Optimise database structure and queries
MySql is among the most popular databases and is designed to be fast and efficient but the way it is used in the code that runs your website could have an impact on website speed. Ensure that you do not open too many database connections and do not keep connections open for longer than necessary. Use plugins or login to MySQL to optimise the database tables from time to time.
The structure of the tables in your database, especially if you use custom tables in addition to a CMS can have a telling impact on resource usage. Follow table design best practices and periodically review your code for opportunities to improve the efficiency of the database queries for speed.
Update your software versions
We briefly touched on PHP versions earlier in this post, but it bears repeating because this is one of the most common causes of a slow website. Whether you use WordPress or a custom-built website in PHP/MySQL, a switch from older versions to PHP 7.x can deliver a measurable boost to both website performance and security. If you are receiving alerts about high hosting resource consumption, a switch to a more recent PHP version along with smart plugin management could help you boost performance and avoid resource alerts.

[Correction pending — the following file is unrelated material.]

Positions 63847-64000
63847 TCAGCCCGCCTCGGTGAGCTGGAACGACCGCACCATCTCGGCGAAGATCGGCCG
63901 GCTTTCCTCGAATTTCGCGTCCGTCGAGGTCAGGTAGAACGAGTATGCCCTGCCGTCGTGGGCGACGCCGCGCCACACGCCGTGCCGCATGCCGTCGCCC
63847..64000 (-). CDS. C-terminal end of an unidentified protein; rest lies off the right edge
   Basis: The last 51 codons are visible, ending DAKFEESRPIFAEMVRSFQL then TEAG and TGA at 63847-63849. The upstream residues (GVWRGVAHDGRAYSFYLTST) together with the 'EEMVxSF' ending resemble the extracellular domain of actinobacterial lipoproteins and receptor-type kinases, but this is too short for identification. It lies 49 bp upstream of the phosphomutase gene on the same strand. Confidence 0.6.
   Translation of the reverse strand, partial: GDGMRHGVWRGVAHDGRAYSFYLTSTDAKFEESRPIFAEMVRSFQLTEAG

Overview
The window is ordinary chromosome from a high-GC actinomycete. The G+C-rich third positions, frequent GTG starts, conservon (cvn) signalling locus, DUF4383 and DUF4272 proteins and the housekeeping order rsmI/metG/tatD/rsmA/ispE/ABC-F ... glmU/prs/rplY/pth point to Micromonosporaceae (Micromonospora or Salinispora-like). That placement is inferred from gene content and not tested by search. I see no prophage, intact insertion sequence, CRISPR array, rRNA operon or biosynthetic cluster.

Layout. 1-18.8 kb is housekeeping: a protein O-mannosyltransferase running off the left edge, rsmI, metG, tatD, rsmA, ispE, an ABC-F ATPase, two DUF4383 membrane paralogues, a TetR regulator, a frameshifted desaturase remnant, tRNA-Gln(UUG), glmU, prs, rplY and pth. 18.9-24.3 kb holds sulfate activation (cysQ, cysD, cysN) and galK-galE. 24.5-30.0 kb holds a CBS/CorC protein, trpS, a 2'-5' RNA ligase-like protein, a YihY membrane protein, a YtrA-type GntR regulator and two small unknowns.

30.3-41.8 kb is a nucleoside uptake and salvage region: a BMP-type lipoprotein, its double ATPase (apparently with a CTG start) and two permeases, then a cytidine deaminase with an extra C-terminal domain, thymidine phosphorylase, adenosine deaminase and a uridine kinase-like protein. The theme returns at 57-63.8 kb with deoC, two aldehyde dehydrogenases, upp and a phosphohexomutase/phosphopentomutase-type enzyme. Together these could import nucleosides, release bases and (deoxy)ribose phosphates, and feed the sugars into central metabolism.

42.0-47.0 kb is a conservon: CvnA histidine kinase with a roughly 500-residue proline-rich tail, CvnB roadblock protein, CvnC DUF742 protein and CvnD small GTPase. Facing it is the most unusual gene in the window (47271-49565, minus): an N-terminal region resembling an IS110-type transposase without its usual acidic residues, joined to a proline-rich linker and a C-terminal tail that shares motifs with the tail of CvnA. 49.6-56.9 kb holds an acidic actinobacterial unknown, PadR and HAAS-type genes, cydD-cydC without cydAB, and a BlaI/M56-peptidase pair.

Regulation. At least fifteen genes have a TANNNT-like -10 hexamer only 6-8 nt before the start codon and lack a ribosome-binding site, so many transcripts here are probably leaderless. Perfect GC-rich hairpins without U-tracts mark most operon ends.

A simple edit to your .htaccess file in the right directory is all it takes to update your PHP version. The same rule goes for updates to any other software you may be using on hosting.
Activate caching on your website
Both Web Hosting and WordPress Hosting from Webnames include support for LiteSpeed cache. Activate caching and take advantage of this performance boost, if you use WordPress, you can install the LiteSpeed Cache plugin for WordPress which works in concert with our server-side installation and unlocks a measurable performance improvement. Moreover, this can help you minimise hosting resource consumption as assets are now cached and served efficiently to visitors, reducing the load on the web server.
Minimise using external assets